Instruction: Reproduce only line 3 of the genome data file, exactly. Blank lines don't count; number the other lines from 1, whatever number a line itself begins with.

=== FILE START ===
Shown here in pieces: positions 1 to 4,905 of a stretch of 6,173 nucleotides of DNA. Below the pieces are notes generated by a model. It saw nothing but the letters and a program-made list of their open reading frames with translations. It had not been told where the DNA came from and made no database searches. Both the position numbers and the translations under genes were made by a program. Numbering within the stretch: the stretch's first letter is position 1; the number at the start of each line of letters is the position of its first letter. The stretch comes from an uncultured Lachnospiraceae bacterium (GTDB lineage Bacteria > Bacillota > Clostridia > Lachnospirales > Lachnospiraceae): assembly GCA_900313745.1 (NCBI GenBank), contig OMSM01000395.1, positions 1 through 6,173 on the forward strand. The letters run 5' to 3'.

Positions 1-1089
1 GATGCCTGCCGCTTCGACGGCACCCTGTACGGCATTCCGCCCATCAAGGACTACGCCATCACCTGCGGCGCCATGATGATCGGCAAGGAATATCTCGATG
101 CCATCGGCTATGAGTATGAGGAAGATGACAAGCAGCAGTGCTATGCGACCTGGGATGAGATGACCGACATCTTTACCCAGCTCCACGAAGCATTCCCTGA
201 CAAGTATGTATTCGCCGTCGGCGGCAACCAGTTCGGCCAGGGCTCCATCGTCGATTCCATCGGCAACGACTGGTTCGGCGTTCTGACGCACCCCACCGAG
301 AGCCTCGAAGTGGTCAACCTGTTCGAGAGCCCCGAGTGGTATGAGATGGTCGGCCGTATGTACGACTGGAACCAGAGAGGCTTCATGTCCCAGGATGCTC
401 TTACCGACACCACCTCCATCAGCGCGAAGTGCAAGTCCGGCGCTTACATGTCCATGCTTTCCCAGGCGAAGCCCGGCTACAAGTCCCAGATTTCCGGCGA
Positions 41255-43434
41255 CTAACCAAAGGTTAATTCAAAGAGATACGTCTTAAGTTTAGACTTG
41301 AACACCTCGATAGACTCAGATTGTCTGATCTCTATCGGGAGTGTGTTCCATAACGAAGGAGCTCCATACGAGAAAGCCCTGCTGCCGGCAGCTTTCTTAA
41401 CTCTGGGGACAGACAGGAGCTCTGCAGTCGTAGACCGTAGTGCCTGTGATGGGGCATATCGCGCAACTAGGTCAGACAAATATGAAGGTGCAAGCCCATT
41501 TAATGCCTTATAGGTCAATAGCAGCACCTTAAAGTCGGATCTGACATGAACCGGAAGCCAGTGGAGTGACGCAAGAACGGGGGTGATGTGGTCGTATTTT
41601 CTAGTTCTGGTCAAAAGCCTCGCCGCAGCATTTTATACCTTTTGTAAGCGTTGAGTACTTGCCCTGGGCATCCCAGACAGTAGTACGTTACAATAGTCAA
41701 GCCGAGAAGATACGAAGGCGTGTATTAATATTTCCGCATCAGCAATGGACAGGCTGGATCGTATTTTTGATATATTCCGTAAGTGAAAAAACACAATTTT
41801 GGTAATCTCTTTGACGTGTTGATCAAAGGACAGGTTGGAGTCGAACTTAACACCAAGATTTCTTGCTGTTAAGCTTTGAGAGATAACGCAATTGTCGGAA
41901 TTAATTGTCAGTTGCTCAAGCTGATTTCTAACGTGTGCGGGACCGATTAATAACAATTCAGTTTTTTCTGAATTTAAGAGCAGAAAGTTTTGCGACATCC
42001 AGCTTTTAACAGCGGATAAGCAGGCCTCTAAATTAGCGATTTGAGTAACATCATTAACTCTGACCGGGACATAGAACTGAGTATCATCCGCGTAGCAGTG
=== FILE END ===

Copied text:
1 GATGCCTGCCGCTTCGACGGCACCCTGTACGGCATTCCGCCCATCAAGGACTACGCCATCACCTGCGGCGCCATGATGATCGGCAAGGAATATCTCGATG